I was recently graciously given the opportunity by my friend, Rachelle King, of Blinded by the Bite, to attend a discussion given by Michael Pollan, bestselling author of Second Nature, A Place of My Own, The Botany of Desire, The Omnivore's Dilemma, In Defense of Food, and most recently, the highly-acclaimed Food Rules. The event took place at the grand old dame, the Paramount Theatre in Austin, and was moderated by my whip-smart friend, Addie Broyles, of the Austin American Statesman. It promised to be an interesting and informative evening, and it did not disappoint.
Mr. Pollan is surprisingly self-effacing and down to earth, letting it slip that he has a weakness for candy, and admitting that the ideologies of Emerson and Thoreau did not exactly serve the realities of growing vegetables successfully--weeds, were, indeed, not all that virtuous, and that fence-less gardens were simply gardens for moles and the like. And as a struggling Thoreau and Emerson-loving farmer-met-with-the-cruel-reality-of-nature, well, he had me. I was all ears. This fella had some truths to share.
“The garden suggests there might be a place where we can meet nature halfway.” ― Michael PollanAnd during his entire discussion, as I furtively scribbled notes in the darkened theater, I could not help but think that what Mr. Pollan was getting at, among the questions and answers about sustainable agriculture, genetically-modified foods, the politics of Big Ag, the affordability of non-industrial food, and all the other hot topics of food supply, was one simple truth: We should eat like our ancestors.
We should take a little time preparing our meals. We should take a little time eating them. Together, perhaps. We should grow a few vegetables, and then learn how to prepare them. We should base our meals around plants, in season, not from the industrial plant, without any season. We should eat wisely.“The shared meal elevates eating from a mechanical process of fueling the body to a ritual of family and community, from the mere animal biology to an act of culture.” ― Michael Pollan
I think he's onto something there. And according to book sales, and speaking engagements, and newspaper columns, millions others seem to, too.“Don't eat anything your great-grandmother wouldn't recognize as food.” ― Michael Pollan
My mother, years ago, told my brother and I, as we pinched our noses and forced down the canned beets forced upon us, that those were her grandmother's favorite food. We couldn't imagine why. She must have been penniless, our poor great grandmother, we thought. Who in their right mind would love beets?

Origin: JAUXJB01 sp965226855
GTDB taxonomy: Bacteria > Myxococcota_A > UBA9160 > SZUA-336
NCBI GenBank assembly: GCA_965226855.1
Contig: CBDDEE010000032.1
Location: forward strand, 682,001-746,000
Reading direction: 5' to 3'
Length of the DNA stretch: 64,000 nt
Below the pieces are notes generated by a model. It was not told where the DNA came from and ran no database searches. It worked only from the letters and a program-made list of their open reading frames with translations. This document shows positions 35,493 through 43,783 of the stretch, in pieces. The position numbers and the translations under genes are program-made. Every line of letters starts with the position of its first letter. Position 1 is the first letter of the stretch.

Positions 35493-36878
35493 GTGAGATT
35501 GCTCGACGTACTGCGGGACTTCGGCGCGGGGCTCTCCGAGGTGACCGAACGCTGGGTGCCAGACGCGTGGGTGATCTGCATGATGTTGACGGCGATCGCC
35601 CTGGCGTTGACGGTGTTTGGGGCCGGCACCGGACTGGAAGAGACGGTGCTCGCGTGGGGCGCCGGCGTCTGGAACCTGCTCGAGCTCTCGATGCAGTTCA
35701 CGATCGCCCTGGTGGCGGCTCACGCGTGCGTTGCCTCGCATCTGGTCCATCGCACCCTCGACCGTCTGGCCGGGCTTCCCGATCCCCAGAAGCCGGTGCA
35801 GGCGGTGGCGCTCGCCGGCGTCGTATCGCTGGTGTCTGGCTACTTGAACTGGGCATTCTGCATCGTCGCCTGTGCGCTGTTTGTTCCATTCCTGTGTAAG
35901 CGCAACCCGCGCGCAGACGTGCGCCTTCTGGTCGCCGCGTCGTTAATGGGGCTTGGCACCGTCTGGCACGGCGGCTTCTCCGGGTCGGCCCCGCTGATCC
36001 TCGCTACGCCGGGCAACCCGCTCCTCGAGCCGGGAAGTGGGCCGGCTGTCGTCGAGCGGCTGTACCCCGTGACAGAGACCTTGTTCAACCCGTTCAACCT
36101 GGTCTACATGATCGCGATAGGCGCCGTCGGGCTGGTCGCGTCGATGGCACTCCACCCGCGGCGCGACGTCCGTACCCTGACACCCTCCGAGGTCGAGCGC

She went on to tell us how much she enjoyed watching her grandmother working in the gardens, harvesting the beets that would be dinner that evening. Her grandmother slathered them with lard, and wrapped them in tinfoil, and tossed them into the ashes of her potbellied stove. They were a precious treat, so said my mother.
And it would be“... the way we eat represents our most profound engagement with the natural world. Daily, our eating turns nature into culture, transforming the body of the world into our bodies and minds.” ― Michael Pollan,
My great grandmother would be awfully tickled.
Fennel-Roasted Beets on Mixed Greens
with blue cheese and spiced candied almonds
Prepare fresh beets by scrubbing, and trimming tops. Leaving about 1/2" of the stems will keep the beet from 'bleeding' as profusely as they sometimes do, although care should be taken to avoid beet stains. Beet stains are for life. Okay, not that long. But they are stubborn. Another way to avoid 'excessive bleeding', is to roast the beets unpeeled. In fact, I even eat the beet unpeeled, and recommend you try them that way. They keep their body and shape, and much of the fiber and vitamins are found in the peeling. With a good pre-scrubbing, I can't even taste a difference. Cut beets in halves or quarters, depending upon your mood. Half mood or quarter mood? You decide.
Preheat oven to 400 degrees. Drizzle a small amount of infused oil in the bottom of a baking pan that will accommodate as many beets as you are roasting (we used one large, or two baby beets per salad) in a single layer. Add beets, and drizzle more infused oil to coat beets. Cover with aluminum foil. Roast for about 45 minutes (depending on your mood--that is more for half mood, less for quarter mood), or until fork inserts easily into the middle. Remove, and allow to cool. Peel at this stage, if you prefer. Set aside.
Prepare salad by plating your favorite seasonal mixed greens (love this time of year when we get to grow salads in the cool weather!), roasted beets, sprinkled with crumbled blue cheese, and spiced candied almonds.
You could certainly make up a classic vinaigrette, seasoned with anything from fennel frond, stone-ground mustard, a little maple syrup, a pinch of cayenne pepper--oh you could do a whole lot. But why gild the lily when there are so many beautiful Meyer lemons on our trees? A simple squeeze of a lemon half, and an additional drizzle with the fennel-infused oil, plus a sprinkle of sea salt is all that's required to dress this beauty. And a beauty it is! The joy of eating a diverse, wholesome, plant-based diet is the fragrant vibrancy that is this plate. Farm-fancy, I like to think of it. And to think of how hard my mother had to work to force these upon us......
“Culture, when it comes to food, is of course a fancy word for your mom.” ― Michael Pollan
Michael Pollan Answers Readers' Questions
"Food Rules": A Completely Different Way To Fix The Health Care Crisis
New York Times Interactive: Michael Pollan's Favorite Food Rules
New York Times Well Blog: Michael Pollan Offers 64 Ways to Eat Food
“Daily, our eating turns nature into culture, transforming the body of the world into our bodies and minds.” ― Michael Pollan